The history of the amazing Corso Zundert: Netherland’s largest flower parade

A candy, donut and King with a crown themed float covered in dahlias.
A parade float covered in dahlias on display. Photo copyright and credit: Author

Last Updated on: 25th April 2024, 01:13 pm

“Ever seen a dahlia float nine metres high? A wagon covered in flowers and pushed through the streets by human power? Corso Zundert would love to show you the magic of the world’s biggest dahlia parade.”

Corso Zundert organisers

Nine meters tall and up to 19 metres long: these are the giant parade floats decorated with flowers that are pushed along the streets of Zundert in the Netherlands once a year. Learn about the fascinating history of this intangible heritage-listed event.

Large parade float as tall as a street lamp in the street towers over pedestrians, trees, and buildings.
A parade float in the street towers over pedestrians, trees, and buildings. Photo copyright and credit: Author

Corso Zundert is a heritage listed, annual parade of floats decorated with dahlia flowers that takes place in the Netherlands on the first Sunday of September. Giant parade floats of up to nine metres tall and 19 metres long are paraded down the street by local volunteers in the small town of Zundert, the birthplace of Dutch painter Vincent van Gogh.  Each year, 20 local hamlets participate by designing and creating their float for the parade. Each hamlet decides on their own theme, and the parade can involve many performers.

A group of performers dressed as birds leading their bird king parade float at Corso Zundert.
A band of musicians leading the parade at Corso Zundert 2022. Photo credit and copyright: Author
Three performers seated inside a parade float playing the trumpet.
Performers seated inside the parade float. Photo copyright and credit: Author

Corso Zundert is an event takes all year to prepare. Amazingly, the logistics is run entirely by volunteers: from the design and creation of the float, to the pushing of the giant floats, and even the planting and growing of the flowers, are all done by volunteers from the local area.

History of the parade

The first parade:

In 1936, Dutch arborist and alderman Pieter van Ginneken and a group of important locals developed a plan to revitalise the Queen’s Day celebrations. To honour the birthday (August 31st) of the then-queen of the Netherlands, Queen Wilhelmina, the team developed the idea of a flower parade that the citizens could participate in. Many types of local transport – bicycles, scooters, wheeled wagons, were decorated by local citizens with beautiful and colourful dahlias and paraded through the street. Thus, that year, the first flower parade in Zundert (Bloemencorso Zundert) was held on Tuesday, the 8th of September, 1936.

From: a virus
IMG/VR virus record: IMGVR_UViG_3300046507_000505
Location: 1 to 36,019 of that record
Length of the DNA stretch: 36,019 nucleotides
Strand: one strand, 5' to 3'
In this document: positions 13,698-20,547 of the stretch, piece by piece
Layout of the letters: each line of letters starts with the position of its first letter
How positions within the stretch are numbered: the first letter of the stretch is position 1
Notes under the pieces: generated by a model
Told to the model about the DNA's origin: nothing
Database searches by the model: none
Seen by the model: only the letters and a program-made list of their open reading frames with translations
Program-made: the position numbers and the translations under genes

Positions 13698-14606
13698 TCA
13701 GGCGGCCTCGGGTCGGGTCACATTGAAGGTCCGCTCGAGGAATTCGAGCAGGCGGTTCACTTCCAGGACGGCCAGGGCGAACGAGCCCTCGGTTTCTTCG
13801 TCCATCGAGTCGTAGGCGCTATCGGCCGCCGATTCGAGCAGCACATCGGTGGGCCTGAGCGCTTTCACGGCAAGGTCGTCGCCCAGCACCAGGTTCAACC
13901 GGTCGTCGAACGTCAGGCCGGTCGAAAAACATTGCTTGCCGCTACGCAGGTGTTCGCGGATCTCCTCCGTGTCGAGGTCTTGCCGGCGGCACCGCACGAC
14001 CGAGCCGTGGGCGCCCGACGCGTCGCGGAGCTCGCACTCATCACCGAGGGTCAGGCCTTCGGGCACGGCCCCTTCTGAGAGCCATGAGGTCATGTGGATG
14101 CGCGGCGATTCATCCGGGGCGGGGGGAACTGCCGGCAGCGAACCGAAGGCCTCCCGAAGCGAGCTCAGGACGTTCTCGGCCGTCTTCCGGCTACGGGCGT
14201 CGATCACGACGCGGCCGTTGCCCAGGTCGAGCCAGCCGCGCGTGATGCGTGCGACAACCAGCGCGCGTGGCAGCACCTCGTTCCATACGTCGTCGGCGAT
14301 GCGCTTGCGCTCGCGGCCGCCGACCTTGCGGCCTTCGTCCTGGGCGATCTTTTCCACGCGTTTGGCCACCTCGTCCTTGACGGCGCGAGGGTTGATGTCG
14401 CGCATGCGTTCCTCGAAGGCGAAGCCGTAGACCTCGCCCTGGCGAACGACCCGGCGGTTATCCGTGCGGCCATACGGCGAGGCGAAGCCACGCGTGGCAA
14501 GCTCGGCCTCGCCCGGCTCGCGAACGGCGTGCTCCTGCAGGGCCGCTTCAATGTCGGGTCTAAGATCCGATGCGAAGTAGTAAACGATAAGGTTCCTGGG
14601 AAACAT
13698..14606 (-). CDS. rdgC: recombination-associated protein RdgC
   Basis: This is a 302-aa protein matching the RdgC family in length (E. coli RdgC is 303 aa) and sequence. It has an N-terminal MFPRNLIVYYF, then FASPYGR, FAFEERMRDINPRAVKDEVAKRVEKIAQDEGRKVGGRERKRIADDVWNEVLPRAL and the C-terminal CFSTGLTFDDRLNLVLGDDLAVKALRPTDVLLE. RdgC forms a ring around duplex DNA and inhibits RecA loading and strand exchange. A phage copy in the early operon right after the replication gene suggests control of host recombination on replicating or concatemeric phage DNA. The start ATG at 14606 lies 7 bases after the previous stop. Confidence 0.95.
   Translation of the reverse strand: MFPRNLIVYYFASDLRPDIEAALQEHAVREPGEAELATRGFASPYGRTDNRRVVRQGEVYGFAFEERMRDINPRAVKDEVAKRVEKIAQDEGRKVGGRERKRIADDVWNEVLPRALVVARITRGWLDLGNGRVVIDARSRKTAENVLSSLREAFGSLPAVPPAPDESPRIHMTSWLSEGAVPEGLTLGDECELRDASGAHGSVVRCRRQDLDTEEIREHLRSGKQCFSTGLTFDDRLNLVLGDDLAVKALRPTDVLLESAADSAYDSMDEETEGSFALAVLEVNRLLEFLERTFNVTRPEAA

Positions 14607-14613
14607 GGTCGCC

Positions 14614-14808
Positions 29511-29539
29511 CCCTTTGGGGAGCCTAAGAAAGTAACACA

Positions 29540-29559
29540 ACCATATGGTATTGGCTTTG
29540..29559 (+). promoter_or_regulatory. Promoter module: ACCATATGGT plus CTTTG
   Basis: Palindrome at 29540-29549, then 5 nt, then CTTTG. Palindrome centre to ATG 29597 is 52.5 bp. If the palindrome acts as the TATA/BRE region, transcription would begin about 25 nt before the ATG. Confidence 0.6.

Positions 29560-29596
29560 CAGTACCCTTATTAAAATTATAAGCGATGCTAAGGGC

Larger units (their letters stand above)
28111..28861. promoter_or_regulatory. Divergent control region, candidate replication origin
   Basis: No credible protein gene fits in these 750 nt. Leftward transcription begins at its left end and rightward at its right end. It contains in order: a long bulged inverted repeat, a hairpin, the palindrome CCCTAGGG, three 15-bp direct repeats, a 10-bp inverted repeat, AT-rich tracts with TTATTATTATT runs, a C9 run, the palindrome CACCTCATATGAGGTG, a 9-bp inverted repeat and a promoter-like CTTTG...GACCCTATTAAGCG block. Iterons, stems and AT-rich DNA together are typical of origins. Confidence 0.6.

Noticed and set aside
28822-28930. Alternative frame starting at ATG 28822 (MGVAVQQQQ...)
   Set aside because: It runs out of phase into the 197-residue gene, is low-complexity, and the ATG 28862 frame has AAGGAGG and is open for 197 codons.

A black and white photo of a parade float in the shape of a swan, from 1936.
The first Corso Zundert: “De Zwaan” (“The Swan”) parade float from the Molenstraat hamlet decorated with dahlias in the first Corso Zundert in 1936. Photo source: Corso Zundert organisers/Stichting Bloemencorso Zundert

One of the first participants of Bloemencorso Zundert was a young lady who had a decorated bicycle.

To honour her and all the volunteers in the flower parade, an artist, Henk Groenhuis, was asked to create a commemorative bronze statue. The statue is named Het Corsomeisje (in English: “tour girl”) and can be seen in the center of city hall square.

The resulting parade was a huge hit with locals and so the event became an annual tradition.

The "Het Corsomeisje" (Tour Girl) bronze statue
The Het Corsomeisje (Tour Girl) bronze statue. Photo credit: Hamlet (buurtschap) of Molenstraat (Millstreet)

From 1938 onwards, the parade was held on the first Sunday of September regardless of the date. This change was made so that more people who otherwise had to work during the week but could not get time off, could also participate in the festival.

Unfortunately, there were no parades in the following year in 1939, nor during World War 2. The tradition resumed after the war ended in 1945, with several changes.

In 1946, the idea of hamlets were created by a mayor. This meant that the floats were no longer created by random groups of colleagues and friends, but through teamwork and collaboration by residents of each hamlet. This type of collaboration and competition between hamlets is unique to Corso Zundert and is different to other parades.

Today, there are 20 hamlets, and each hamlet can be addressed by name. There is no overall theme in the Corso Zundert event. Each year, each hamlet chooses their own theme and designs. Sometimes, a design may have a theme or message, other times it is created purely for aesthetics or other reasons.

The Netherlands has around 30 Corsos (parades) throughout the country. Corsos are diverse in many aspects: large and small, on land or by boat on water, and with flowers or with fruit. Corso Zundert, as the largest dahlia flower parade fall together under the heading ‘Corso culture’.

Why Dahlias are used

A garden of pink, orange, red, and white dahlias.
A garden of dahlias. Photo copyright and credit: Author

Although tulips are the Netherlands’ national flower, dahlias were used then and is still used now, for very good reasons.

Dahlias are among the easier-to-grow flowers, and are available in many colours. Dahlias are also hardy enough physically to last the time from harvest to exhibition, and can survive being nailed to the floats. Their colours also remain vibrant during this time. Even so, not all dahlias are suitable, so only specific ones are harvested and used.